Common biases and heuristics in nutritional quality judgments: a qualitative exploration
The ways in which consumers make judgments about the nutritional quality of food products are a major concern for public policymakers. Given the focus on nutrition information in public health policies, the information processing paradigm has been widely used in past research. However, there is evidence that nutrition information processing is a difficult task for consumers. We examined 14 interviews from consumers of diverse social background in order to inventory the different kinds of heuristics used for making nutritional quality judgments. Narratives in which consumers elaborate about their strategies to assess nutritional quality of food products were analysed. Our findings show that: (1) consumers tend to use shortcuts to simplify nutrition information processing; (2) heuristics unrelated to nutrition information are commonly utilized; and (3) these heuristics rely on semantic, sensory and visual cues. The implications of our findings are discussed from a public policy standpoint.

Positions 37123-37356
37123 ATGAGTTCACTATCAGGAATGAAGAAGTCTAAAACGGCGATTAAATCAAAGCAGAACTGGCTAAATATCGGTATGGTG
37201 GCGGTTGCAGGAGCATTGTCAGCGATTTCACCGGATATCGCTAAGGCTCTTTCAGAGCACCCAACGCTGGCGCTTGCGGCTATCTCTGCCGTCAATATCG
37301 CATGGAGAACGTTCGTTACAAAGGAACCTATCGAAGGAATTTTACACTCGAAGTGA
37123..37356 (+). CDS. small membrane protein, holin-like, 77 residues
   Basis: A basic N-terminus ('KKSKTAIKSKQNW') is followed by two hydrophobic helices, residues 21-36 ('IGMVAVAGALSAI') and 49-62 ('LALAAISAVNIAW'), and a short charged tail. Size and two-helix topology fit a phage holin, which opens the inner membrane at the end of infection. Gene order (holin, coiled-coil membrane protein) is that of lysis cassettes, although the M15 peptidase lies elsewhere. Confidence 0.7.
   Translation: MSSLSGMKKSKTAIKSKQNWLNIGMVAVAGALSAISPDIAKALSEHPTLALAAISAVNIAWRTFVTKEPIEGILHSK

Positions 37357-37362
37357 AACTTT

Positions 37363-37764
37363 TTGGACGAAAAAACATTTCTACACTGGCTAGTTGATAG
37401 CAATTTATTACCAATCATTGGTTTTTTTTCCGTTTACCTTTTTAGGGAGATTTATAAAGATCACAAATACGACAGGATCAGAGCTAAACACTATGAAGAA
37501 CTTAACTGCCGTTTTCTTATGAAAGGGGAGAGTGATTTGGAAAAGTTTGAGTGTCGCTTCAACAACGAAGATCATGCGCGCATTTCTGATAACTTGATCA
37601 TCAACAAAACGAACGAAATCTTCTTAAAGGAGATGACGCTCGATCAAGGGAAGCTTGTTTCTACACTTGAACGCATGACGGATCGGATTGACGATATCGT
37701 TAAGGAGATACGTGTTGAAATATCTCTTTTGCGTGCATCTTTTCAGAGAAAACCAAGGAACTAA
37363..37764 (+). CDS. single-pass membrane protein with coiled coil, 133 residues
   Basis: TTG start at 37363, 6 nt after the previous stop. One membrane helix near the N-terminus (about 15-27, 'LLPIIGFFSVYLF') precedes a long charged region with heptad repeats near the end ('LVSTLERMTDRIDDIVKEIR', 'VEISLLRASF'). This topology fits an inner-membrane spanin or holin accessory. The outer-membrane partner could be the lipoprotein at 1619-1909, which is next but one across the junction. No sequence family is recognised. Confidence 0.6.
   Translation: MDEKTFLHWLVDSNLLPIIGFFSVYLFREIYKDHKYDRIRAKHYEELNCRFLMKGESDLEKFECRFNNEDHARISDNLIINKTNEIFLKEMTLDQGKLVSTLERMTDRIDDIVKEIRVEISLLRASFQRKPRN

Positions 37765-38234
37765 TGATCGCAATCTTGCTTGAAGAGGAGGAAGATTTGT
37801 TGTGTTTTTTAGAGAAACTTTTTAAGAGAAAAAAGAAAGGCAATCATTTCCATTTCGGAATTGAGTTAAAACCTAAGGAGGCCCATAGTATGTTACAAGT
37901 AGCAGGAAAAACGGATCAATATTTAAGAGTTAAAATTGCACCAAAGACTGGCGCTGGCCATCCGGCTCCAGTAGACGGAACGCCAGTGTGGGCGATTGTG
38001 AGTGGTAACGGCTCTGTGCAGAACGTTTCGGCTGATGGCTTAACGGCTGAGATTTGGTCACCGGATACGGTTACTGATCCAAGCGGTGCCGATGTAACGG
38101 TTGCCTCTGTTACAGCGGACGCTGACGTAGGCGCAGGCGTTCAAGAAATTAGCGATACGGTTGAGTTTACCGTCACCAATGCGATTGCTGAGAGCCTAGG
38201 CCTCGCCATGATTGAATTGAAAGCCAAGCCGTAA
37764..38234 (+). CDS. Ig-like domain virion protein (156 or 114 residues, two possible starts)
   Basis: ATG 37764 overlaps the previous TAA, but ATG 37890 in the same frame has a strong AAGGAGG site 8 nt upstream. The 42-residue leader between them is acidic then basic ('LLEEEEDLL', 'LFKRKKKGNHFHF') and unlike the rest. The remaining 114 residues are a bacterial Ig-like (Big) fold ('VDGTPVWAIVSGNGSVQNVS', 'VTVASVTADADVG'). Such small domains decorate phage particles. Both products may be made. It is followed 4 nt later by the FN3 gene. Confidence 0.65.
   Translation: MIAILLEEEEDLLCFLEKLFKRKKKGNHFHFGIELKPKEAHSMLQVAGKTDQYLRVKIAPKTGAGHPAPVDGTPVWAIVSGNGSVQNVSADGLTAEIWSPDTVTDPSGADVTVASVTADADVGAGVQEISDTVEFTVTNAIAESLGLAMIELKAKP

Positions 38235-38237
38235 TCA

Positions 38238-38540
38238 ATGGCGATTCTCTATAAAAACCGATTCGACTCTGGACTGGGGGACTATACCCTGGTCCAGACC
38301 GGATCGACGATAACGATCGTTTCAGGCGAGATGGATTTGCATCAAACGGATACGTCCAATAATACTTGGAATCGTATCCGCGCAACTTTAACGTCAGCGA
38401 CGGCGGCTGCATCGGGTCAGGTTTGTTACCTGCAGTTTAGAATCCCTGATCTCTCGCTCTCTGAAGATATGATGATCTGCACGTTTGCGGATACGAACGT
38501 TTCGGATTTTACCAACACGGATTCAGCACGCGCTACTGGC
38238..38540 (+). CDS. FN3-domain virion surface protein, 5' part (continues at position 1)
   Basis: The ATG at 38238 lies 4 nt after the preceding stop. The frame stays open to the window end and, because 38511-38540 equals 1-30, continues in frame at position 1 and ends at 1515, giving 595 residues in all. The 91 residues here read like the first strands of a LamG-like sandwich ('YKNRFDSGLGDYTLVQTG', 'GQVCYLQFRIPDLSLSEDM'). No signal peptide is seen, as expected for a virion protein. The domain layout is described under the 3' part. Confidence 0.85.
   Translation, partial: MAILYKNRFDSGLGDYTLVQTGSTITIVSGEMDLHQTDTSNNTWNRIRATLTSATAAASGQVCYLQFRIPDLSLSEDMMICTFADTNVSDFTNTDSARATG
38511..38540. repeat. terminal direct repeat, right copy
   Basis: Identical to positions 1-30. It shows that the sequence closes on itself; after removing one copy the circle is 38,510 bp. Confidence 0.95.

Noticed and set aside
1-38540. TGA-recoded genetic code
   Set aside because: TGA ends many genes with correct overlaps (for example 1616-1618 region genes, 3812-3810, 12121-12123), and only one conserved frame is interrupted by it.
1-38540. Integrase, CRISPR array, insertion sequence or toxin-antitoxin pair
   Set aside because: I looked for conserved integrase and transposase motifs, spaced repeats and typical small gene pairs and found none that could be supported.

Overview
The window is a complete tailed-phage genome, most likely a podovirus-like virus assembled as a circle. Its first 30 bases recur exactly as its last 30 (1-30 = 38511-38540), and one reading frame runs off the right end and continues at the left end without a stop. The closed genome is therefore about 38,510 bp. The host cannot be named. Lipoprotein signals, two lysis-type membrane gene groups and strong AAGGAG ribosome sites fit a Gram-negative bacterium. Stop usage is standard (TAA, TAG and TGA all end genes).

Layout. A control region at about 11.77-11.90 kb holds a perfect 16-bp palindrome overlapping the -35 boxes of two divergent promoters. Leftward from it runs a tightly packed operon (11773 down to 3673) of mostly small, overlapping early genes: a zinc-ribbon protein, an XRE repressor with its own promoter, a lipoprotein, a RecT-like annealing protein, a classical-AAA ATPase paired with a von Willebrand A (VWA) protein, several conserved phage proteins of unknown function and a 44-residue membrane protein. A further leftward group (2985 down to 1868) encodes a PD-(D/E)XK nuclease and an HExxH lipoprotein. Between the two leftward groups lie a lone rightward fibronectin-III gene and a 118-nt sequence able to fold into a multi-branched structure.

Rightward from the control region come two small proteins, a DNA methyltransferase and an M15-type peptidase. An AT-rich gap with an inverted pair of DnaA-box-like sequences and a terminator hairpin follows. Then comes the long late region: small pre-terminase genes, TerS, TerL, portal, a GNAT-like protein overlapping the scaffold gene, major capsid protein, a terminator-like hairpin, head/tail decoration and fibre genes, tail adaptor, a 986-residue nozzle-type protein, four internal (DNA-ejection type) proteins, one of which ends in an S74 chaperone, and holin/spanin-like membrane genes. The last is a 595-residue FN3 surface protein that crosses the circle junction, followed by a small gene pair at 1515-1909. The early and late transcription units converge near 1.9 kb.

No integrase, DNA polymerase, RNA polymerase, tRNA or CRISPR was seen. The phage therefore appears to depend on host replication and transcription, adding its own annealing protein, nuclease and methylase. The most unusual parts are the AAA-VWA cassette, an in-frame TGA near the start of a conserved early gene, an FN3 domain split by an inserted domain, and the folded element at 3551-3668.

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|Date of creation:||2013|
|Date of revision:|
|Publication status:||Published in International Journal of Consumer Studies, 2013, Vol. 37, no. 2|
|Contact details of provider:|| Web page: http://www.dauphine.fr/en/welcome.html|
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